Everything We Know About The Oklahoma Law Enforcement Killing Of Eric Harris

In this screen shot from April 2, 2015 video provided by the Tulsa County Sheriff's Office, police restrain 44-year-old Eric Harris after he was chased down and tackled by a Tulsa County Deputy, and then shot by a re... In this screen shot from April 2, 2015 video provided by the Tulsa County Sheriff's Office, police restrain 44-year-old Eric Harris after he was chased down and tackled by a Tulsa County Deputy, and then shot by a reserve sheriff's deputy while in custody, in Tulsa, Okla. The sheriff's office said 73-year-old reserve deputy Robert Charles Bates fired the shot that killed Harris, believing he was using his stun gun instead of his service weapon when he opened fire. (AP Photo/Tulsa County Sheriff's Office) MORE LESS
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A white reserve sheriff’s deputy in Tulsa County, Oklahoma shot and killed a black man who was on the ground being arrested on April 2. Law enforcement initially said the reserve deputy had mistaken his own handgun for a taser while trying to subdue the man and bring him into custody.

But the incident, as shocking as it sounded from the initial reports, didn’t make national headlines until this weekend. The Tulsa County Sheriff’s Office released a video of the shooting at the request of the family of Eric Harris, the man who was killed. It showed a deputy telling the man “fuck your breath” when he complains that he’s having difficulty breathing after being shot.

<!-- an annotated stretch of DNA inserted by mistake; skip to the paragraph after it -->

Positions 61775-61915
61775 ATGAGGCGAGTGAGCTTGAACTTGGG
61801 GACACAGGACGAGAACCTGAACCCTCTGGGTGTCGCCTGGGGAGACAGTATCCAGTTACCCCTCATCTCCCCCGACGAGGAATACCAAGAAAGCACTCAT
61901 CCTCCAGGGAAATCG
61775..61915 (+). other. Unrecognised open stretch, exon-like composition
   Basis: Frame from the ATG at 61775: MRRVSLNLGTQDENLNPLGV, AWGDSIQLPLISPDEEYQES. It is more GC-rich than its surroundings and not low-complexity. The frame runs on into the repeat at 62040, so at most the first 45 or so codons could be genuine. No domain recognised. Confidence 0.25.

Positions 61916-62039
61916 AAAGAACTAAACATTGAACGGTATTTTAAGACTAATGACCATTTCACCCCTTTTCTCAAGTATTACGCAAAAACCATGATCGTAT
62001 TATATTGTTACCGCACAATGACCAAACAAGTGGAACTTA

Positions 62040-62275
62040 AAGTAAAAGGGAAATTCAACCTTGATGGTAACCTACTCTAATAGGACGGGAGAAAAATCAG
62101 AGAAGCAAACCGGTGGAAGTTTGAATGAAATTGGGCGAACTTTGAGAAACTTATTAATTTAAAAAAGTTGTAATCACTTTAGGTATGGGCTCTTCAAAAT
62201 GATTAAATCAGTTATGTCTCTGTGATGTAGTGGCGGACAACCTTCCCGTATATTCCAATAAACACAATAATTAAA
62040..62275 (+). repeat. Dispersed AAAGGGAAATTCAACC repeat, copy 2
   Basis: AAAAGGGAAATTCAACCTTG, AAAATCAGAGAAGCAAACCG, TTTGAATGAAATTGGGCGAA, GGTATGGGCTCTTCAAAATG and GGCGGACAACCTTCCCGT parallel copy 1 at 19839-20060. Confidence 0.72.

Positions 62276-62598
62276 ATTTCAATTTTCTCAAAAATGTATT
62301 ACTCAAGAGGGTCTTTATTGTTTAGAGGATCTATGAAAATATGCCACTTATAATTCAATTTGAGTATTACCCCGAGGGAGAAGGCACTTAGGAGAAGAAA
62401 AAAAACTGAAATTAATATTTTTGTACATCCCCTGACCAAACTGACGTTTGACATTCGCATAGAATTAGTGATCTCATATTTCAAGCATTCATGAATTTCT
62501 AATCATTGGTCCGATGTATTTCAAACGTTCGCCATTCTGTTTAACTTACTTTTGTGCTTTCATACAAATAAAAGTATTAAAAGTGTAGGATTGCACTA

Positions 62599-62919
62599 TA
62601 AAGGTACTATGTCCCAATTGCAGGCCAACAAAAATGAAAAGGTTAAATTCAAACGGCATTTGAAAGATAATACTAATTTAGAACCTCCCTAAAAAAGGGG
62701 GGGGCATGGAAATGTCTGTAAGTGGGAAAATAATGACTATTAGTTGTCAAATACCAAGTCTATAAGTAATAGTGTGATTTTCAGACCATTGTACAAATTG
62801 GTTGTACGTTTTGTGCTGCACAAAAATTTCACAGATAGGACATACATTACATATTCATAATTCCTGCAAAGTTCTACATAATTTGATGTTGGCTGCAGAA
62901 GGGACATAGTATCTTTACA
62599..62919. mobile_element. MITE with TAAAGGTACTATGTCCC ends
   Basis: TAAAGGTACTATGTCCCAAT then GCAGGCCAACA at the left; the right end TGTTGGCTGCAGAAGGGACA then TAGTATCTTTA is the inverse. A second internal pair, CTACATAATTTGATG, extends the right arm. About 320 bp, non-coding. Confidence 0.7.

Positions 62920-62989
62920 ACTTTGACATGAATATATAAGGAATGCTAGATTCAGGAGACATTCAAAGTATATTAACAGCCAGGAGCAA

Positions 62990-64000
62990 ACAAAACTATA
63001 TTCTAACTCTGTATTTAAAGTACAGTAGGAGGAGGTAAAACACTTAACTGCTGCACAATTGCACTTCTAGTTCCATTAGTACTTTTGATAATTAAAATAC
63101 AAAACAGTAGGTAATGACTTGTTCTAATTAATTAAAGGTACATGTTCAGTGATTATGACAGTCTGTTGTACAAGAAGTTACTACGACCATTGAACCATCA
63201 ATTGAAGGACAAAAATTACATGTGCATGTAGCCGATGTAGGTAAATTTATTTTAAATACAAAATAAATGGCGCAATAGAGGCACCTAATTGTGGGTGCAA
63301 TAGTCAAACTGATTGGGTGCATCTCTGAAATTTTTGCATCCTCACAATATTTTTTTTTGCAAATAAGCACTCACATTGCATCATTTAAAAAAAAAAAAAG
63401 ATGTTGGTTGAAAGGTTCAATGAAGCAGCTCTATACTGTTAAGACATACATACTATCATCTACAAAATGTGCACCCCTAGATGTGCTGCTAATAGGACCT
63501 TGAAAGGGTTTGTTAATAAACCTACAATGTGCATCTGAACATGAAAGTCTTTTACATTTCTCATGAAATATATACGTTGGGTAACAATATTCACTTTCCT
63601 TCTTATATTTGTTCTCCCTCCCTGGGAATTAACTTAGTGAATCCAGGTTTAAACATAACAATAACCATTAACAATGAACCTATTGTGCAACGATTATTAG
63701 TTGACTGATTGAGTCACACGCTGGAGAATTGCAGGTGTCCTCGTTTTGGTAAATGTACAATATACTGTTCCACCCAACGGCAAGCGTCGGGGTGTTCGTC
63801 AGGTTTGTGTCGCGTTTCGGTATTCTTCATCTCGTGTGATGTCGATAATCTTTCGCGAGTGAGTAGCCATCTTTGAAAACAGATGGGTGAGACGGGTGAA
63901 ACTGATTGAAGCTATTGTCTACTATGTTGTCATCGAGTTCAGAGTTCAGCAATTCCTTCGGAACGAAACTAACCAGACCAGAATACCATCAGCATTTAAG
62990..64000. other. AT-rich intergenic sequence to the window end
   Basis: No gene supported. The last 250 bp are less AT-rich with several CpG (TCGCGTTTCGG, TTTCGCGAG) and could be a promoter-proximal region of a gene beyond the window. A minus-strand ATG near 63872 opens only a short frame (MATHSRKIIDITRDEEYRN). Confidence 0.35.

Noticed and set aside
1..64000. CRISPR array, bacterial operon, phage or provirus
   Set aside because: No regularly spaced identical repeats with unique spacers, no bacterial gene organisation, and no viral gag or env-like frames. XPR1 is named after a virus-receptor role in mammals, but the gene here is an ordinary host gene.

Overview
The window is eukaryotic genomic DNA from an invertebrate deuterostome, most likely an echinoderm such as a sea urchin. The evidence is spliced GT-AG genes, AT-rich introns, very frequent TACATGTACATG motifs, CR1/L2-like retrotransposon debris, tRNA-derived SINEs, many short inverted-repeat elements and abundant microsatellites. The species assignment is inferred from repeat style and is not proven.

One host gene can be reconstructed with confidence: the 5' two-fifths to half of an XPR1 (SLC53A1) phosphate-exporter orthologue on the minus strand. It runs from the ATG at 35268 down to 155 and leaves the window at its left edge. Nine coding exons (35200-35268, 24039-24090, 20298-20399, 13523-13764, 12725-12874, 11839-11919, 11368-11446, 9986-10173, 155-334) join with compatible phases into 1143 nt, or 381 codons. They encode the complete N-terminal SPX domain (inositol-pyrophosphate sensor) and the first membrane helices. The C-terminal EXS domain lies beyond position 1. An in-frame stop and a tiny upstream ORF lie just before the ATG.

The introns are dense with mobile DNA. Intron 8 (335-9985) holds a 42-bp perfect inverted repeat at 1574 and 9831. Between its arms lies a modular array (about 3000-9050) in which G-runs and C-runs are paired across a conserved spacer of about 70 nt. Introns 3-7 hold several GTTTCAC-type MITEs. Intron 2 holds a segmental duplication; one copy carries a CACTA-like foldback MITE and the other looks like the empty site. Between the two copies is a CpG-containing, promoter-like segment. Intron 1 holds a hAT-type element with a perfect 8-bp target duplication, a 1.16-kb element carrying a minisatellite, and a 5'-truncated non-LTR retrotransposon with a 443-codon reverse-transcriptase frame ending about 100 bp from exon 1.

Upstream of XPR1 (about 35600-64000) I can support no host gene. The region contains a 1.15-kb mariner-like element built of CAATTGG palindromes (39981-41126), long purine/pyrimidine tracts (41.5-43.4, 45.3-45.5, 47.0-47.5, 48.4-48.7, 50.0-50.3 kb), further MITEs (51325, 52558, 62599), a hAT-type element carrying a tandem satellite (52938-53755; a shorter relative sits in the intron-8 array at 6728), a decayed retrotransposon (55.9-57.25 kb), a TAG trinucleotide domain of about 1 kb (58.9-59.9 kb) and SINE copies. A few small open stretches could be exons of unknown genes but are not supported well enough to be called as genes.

The video’s release came just days after a white North Charleston, South Carolina police officer was fired from the department and charged with murder following the fatal shooting of a black man, which had been recorded by a bystander. It also had echoes of the death of Eric Garner, a black man who was shown on video repeatedly saying “I can’t breathe” as he was being choked by a white police officer during an arrest last year in New York City.

Here are the facts of the Oklahoma case as they’ve been reported so far.

Who’s the person who was killed?

Image via KOTV.

Eric Courtney Harris, 44, was the subject of an undercover operation the day he was fatally shot. The Tulsa County Sheriff’s Office said in a news release that Harris had sold meth to undercover investigators and told them he could sell them guns as well, according to the Tulsa World.

Harris was also a convicted felon. Court records show that robbery with a dangerous weapon and escaping from a penal institution were among his convictions, according to the newspaper.

Harris’ 16-year-old son, Aiden Fraley, remembered his father as a “sweet, nice, forgiving, thoughtful” person who “would do anything for anybody,” according to local TV station KOTV.

Harris’ brother Andre was vocal in demanding that police release any footage of the shooting.

“I want to know if he had a weapon on him or not. I want to know if he was shot in the back accidentally or on purpose,” he said, as quoted by local TV station KTUL. “These are all the things not only I want to know, but the public wants.”

Who’s the reserve deputy?

Robert Bates, 73, is an insurance company executive who became a reserve deputy in 2008, the Tulsa World newspaper reported. He also served one year as a police officer in the 1960s.